Council raises taxes by 20% in split vote
By SHELLY WILKISON
After weeks of frustration, confusion, hurt feelings and short tempers, the Liberty Hill City Council voted 3-2 Monday to increase the tax rate by 20 percent to fund a $1 million budget for fiscal 2012.
Mayor Jamie Williamson broke two tie votes to set the tax rate at $0.53 per $100 property value and adopt the budget. Council members Vicki Brewer and Byron Tippie voted yes on both issues and Council members Wendell McLeod and Sammy Pruett both cast no votes.
Mayor Pro Tem Mike Crane, who was not present for the meeting, but was in the parking lot when the meeting adjourned, did not vote on either the budget or tax rate.
Crane told The Independent that he had just arrived from Lockhart where he had been working that day. The Council’s special meeting, which was posted Friday but was arranged many weeks ago, lasted 25 minutes.
Crane told The Independent that prior to Monday’s meeting, he had not been in favor of raising the tax rate. However, he said he could not say how he would have voted if he had been present. He said his opinion might have been influenced by the discussion. He added that he had not seen the final version of the budget that was adopted Monday and did not know the final total of expenditures.
Within minutes of opening the special meeting, McLeod made a motion to decrease the proposed tax rate below $0.50. His motion was seconded by Pruett, but failed with Mayor Williamson breaking the tie and voting no with Tippie and Mrs. Brewer.
“If we take it (the tax rate) down under $0.50, how would we do that?” Tippie asked McLeod.
“I don’t know. Just do it. Reduce the budget,” McLeod responded.
Mrs. Williamson said a tax rate of $0.49 per $100 value would not pay for the proposed budget, along with a 2006 debt payment of over $500,000 for sewer construction.
“They (Williamson County) take the debt we report to them and they figure out our rates. This budget can’t be approved without this tax rate. It’s based on this tax rate,” Mrs. Williamson said.
McLeod proposed last week that the budget be cut by 8 percent across the board, “but instead of lowering it, it’s come up to $1,000,900.”
Tippie said he had questioned every line item looking for savings, but I didn’t find it.”
A $60,000 allocation to connect restrooms at City Park to the wastewater system was previously removed, but was replaced in the final budget after research by some officials showed a commercial septic would cost about the same and require space that was not available.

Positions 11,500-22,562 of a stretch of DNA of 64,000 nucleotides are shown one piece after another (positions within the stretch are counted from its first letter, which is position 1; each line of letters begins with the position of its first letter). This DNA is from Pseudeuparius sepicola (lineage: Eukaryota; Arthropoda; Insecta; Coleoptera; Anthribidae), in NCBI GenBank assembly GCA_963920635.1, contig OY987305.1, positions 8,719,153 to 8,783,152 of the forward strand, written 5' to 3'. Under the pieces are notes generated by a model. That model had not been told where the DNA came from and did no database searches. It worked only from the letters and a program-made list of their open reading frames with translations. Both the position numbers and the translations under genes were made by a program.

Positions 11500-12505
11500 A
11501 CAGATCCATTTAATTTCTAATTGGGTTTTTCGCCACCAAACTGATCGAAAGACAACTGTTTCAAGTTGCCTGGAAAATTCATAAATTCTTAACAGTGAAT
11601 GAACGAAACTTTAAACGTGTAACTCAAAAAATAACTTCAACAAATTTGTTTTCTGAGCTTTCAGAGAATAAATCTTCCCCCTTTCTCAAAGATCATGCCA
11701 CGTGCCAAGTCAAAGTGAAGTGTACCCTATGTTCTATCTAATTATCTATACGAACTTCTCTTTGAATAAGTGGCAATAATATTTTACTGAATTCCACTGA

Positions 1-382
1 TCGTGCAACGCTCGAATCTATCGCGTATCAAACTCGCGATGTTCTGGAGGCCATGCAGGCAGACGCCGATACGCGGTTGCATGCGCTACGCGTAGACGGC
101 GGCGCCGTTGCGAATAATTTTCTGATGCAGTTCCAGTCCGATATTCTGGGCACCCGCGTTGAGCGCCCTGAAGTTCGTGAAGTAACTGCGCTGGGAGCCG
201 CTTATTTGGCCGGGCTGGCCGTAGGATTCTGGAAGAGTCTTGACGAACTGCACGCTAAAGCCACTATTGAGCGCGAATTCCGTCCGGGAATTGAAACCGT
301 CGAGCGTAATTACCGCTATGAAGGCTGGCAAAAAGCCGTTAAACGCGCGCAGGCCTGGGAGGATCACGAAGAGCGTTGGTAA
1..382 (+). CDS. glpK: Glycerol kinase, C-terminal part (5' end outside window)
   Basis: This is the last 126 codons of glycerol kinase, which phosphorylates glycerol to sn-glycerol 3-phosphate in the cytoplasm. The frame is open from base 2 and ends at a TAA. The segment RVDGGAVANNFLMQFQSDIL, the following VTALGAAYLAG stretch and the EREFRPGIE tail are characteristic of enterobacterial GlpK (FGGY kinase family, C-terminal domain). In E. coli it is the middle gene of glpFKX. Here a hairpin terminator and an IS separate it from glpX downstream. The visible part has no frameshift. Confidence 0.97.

In a motion to adopt the budget offered by Tippie, the total amount was not included, and the document was not provided to The Independent by press time Wednesday.
In response to an open records request for the information, City Secretary Tammy Kirk said, “I have been told that the budget documents are being finalized and cannot be released until they are ready and stamped approved.”
When the Council’s last budget workshop ended after midnight Sept. 11, the Mayor’s original spending plan had increased by more than $119,500 to $984,228. One week later, the bottom line jumped to $1,000,810, according to figures provided by Mrs. Kirk.
Council member Brewer urged her colleagues Monday to include $20,000 that was removed at the workshop the previous week. The expenditure in the Street Maintenance Fund had been labled “salaries” and it was unclear to some members how those funds would be spent.
This week, Mrs. Brewer said the funds needed to be included in the budget to pay for mowing around city buildings, City Park on CR 200 and Lions Foundation Park (not owned by the City), and along Loop 332, which is being transferred to the City by the state.
“We will have to hire someone to do it (the mowing) or purchase equipment to do it ourselves,” she said.
Councilman Wendell McLeod first made a motion to “not adopt the budget the way it is.” His motion failed for lack of a second.
He asked why revenues had increased from the first draft of the budget to the most recent version, which showed income at $1,009,975 — about $150,000 more that originally projected.
“There were some things when we first started working on the budget that was preliminary work done before we took office. We thought (using) the actual (numbers) was more reflective of what is coming in,” Mrs. Brewer said.
The new fiscal year begins Oct. 1.